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Size up or down?(11 posts)

Size up or down?tempete
Jan 14, 2002 1:59 PM
Say you're gonna buy a frame/ complete bicycle and they come in one cm increment...

You'd fit a 53.5 but can only get a 53 or a 54 (similar size difference in top and seat tube) which one do you get? Size up or down?

Also is it the same if you fit a 62 or a 48? Please don't answer "get a custom"...

I would always take the smaller frame and deal with seat post/railing and stem... What do you do?
re: Size up or down?axlebasher
Jan 14, 2002 2:30 PM
Most will say go down. I say go up. One cm is not going to affect the weight or stiffness significantly. I personally have found over the years that a slighly larger frame is more comfortable at no performance loss.

Peace
down for me nmDog
Jan 14, 2002 2:35 PM
Up for me--but it's rare to have a choiceRetro
Jan 14, 2002 3:31 PM
I'm at (or just above) the fit limit on most stock frames, so I rode for years on bikes I now believe were too small ("It'll fit you fine once you put on an 18-inch seat post"). I feel a lot better on a bike 1-2cm big than one that's 1-2cm small.
too little difference to matter....C-40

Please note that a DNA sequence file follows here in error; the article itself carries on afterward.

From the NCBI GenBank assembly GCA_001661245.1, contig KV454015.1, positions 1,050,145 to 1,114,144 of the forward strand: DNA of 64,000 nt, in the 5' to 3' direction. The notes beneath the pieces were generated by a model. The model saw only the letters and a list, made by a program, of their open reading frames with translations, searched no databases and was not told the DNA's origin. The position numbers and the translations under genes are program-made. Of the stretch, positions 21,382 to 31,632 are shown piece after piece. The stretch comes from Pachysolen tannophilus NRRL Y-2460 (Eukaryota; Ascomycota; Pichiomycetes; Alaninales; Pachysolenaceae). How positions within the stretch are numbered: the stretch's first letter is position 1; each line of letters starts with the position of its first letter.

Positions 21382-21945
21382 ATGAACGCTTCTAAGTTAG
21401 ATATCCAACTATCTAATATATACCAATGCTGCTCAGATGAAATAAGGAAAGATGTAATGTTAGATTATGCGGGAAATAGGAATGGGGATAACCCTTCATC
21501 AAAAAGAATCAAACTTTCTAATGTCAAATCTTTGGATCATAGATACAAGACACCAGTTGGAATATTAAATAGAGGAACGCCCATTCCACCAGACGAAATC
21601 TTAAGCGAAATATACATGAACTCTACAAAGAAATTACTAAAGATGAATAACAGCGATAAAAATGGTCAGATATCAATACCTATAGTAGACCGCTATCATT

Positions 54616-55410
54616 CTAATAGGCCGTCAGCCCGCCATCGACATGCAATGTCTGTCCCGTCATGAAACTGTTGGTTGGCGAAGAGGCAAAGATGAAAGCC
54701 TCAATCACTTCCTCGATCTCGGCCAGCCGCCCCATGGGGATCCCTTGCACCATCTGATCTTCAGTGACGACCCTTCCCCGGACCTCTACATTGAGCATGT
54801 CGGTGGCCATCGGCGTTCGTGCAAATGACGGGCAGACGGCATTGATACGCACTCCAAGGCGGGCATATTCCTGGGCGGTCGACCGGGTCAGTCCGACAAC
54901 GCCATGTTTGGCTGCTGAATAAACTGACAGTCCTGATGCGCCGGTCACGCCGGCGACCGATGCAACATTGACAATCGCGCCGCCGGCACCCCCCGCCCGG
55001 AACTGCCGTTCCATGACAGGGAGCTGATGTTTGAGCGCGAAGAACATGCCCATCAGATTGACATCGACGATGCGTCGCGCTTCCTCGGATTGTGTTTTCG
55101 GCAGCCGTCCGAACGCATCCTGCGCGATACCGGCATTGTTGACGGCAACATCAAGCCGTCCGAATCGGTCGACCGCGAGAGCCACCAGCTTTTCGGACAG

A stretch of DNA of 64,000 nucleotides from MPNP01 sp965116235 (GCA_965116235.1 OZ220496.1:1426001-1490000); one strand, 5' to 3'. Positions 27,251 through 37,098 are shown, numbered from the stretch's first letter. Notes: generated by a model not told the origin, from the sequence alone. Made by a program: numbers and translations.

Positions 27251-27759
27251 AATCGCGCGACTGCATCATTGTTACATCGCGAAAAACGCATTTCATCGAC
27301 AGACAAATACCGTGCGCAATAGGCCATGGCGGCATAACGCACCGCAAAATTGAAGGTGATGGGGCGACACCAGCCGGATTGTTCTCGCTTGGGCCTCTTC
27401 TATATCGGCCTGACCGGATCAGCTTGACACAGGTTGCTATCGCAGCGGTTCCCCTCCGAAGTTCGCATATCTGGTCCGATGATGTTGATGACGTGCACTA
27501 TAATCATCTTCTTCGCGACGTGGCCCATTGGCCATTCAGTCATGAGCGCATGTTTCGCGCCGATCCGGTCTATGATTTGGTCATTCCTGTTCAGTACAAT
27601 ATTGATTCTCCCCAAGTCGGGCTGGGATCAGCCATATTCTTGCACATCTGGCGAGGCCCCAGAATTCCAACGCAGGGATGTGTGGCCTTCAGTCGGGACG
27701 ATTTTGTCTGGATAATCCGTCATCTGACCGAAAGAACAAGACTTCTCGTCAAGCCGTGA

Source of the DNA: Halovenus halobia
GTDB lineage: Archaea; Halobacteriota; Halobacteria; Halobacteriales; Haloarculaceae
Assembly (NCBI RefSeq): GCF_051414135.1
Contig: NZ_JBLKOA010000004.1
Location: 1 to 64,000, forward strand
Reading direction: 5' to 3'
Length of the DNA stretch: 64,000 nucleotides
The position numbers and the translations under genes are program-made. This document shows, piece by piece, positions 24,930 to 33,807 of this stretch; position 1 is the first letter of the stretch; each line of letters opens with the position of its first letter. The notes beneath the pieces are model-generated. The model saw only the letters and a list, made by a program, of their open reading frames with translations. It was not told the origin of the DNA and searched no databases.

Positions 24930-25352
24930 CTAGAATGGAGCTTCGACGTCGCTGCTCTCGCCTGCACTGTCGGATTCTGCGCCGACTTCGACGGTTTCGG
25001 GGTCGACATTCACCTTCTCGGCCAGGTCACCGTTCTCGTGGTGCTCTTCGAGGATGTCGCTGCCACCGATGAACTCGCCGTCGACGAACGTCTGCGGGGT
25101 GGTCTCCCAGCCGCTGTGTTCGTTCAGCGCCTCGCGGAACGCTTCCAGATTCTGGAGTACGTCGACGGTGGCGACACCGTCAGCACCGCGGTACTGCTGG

Jan 14, 2002 4:26 PM
How do you figure that you fit a 53.5? All frame size gives you is a dimension that mainly affects standover clearance, which is very non-critical.

You should judge the frame by head tube length, top tube length and seat tube angle. Head tube length determines how much spacer will be required to get the bars up to the desired height. The STA determines the nominal saddle position that is best suited to your femur length and desired KOP position. Top tube length (in conjunction with STA) determines the stem length required.

Get the frame that produces the best result. On many frames the STA will be the same on both sizes. The TT length will typically be .5cm shorter on the smaller size and the head tube length will be 1cm shorter. The wheelbase will also be a little shorter on the smaller frame.
I have a question.....nellie
Jan 14, 2002 4:39 PM
How much real difference is there with 2 cm on a TT? I am buying a used IF and need to decide between a 57cm TT and a 59cm TT. The advantage of the bigger size is bigger (i.e. stiffer) tubing which may make a difference with my size - 225 lbs.. But the guys at my LBS and the Fit-Kit system tell me that a 57cm TT with 110 stem is right. Do i go with the 2cm larger TT and get a stiffer frame? How much would i notice the 2 cm? Or, do i go with the 57cm TT?
I have a question.....dolmencc
Jan 14, 2002 4:55 PM
the smaller frame size is stiffer. thats the idea with the compact frames, with shorter tubes.
typical dimensions...C-40
Jan 14, 2002 6:50 PM
It is "typical" to make the top tube .5cm longer for a 1cm increase in frame size, but it's not a hard & fast rule. A 2cm larger frame may have a 1cm longer top tube and would require a 1cm shorter stem, if (and only if) the STA is the same. The head tube on the 59 would a lot longer and reduce the required amount of steering tube spacers. I wouldn't buy a frame unless I knew it's head tube length to determine the bar height that I could get without a lot of spacers (assuming it's a threadless setup).